Two Kinds of Righteousness – Part B

Luther’s sermon and tract refers to the first kind of righteousness as an alien righteousness as it originates outside of the believer and is imputed through repentance, faith and baptism into Christ. It is set opposite original sin, which is imputed to all humans through descent from Adam. As in Adam, we are all sinners, so in Christ believers are all seen as righteous. This alien righteousness is the root of the second kind of righteousness which Luther calls proper righteousness.

Proper righteousness is that righteousness, which is exhibited by good works of the Christian motivated and empowered by the Holy Spirit and hence is the fruit of alien righteousness, which is its root. As Luther says, “it is not that we alone work it, but that we work with that first and alien righteousness.”   Because Christ is “in us”, we act out in the world that which Christ acts in us.   It is proper in that only through faith in Christ are good works truly “good”, because He alone is “good”. This is sanctification, God working in and through those who are his.

Hence philanthropic good works of the unbeliever are excluded. For apart from faith, no one can rightly fulfill God’s law, as it is only through faith in Christ alone that we are rightly related to God.   The moralist who lacks faith, breaks the first commandment, trusting in his good works as a means of impressing God, yet is guilty of violating the first requirement that God has which is to believe in the one whom he has sent. (John 6:29)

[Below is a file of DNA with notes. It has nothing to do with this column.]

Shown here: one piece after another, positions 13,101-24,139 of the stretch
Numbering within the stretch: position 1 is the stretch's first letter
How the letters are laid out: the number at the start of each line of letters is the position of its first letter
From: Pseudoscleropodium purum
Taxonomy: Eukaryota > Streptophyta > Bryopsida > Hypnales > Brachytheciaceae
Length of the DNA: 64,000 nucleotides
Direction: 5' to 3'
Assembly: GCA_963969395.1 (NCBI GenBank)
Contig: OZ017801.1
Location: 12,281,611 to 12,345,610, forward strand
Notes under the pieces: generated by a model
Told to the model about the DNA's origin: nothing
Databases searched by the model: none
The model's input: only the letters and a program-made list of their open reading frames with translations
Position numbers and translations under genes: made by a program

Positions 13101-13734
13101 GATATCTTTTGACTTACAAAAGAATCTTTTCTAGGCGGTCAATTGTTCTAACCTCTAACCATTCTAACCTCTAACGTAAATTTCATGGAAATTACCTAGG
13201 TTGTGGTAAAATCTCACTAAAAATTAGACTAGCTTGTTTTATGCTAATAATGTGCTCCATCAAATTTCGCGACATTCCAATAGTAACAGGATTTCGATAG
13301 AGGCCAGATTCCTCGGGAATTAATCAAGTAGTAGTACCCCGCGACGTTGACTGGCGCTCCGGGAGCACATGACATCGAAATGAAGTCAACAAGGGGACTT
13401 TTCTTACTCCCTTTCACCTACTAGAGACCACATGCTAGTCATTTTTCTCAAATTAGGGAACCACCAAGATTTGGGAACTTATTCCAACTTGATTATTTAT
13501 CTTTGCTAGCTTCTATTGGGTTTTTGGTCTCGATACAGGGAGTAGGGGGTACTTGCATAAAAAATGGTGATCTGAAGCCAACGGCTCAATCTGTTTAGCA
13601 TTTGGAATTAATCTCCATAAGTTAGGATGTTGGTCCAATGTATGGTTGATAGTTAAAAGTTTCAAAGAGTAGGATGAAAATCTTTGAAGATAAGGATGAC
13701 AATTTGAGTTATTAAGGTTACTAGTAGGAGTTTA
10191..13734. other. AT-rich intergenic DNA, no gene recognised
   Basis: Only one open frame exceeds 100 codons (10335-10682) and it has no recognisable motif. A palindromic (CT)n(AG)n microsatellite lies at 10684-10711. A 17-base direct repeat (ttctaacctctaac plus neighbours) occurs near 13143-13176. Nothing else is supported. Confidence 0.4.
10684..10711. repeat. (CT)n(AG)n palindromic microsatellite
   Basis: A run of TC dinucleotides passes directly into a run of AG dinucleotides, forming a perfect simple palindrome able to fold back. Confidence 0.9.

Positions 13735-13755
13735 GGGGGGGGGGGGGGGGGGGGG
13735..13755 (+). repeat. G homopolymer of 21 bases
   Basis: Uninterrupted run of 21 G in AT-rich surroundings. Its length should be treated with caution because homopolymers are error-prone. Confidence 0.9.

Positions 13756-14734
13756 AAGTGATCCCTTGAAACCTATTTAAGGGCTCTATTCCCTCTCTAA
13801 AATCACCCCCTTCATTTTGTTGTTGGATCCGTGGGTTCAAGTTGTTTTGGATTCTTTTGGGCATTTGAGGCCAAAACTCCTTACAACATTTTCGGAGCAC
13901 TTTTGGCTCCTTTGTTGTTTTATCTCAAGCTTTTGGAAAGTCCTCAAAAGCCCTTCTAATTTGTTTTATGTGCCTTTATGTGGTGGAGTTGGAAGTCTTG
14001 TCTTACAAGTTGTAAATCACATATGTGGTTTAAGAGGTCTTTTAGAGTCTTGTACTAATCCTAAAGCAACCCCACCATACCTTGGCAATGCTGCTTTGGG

This proper righteousness consist of three aspects, self-denial towards self, love towards neighbor and humility and respect (fear) towards God.   As Luther says “it hates itself and loves neighbor; it does not seek its own good but that of another.” In this sense it “crucifies the flesh” and “works love”.   This aspect of our sanctification is most neglected in modern times. We do not hear many sermons on self-denial and crucifying the flesh. Rather the reverse is true today. We hear of Christians demanding their rights with respect to the flesh.   This is most evident with respect to sexuality, where Christians demand that the church accommodate their individual sexual tastes and bless their living out whatever it is they please with regard to the flesh. Yet, Luther here reminds the faithful that the call of Christ is the call to deny oneself and follow, not to indulge and enjoy.   The second aspect of love toward neighbor applies to friend and foe alike. We are called to love our enemies and to do good to those who persecute us. Only one in Christ can do this, for it is entirely unnatural to love an enemy. It is entirely unnatural to take on another person’s shame as if that shame were your own.

Yet this is what Luther posits. He argues that each person should “conduct himself as if his neighbors weakness, sin and foolishness were his very own”. In the same way that Jesus emptied himself of divinity and took on human weakness, sin and shame, so the believer is called to empty himself of self and take on the neighbor’s shame, ministering to him in love, being Christ to him.

Only in this way does the Christian minister to the world and exemplify humility and awe towards God.

The words of Jesus empower us: “As the Father sent me, so send I you”,  Amen.

 

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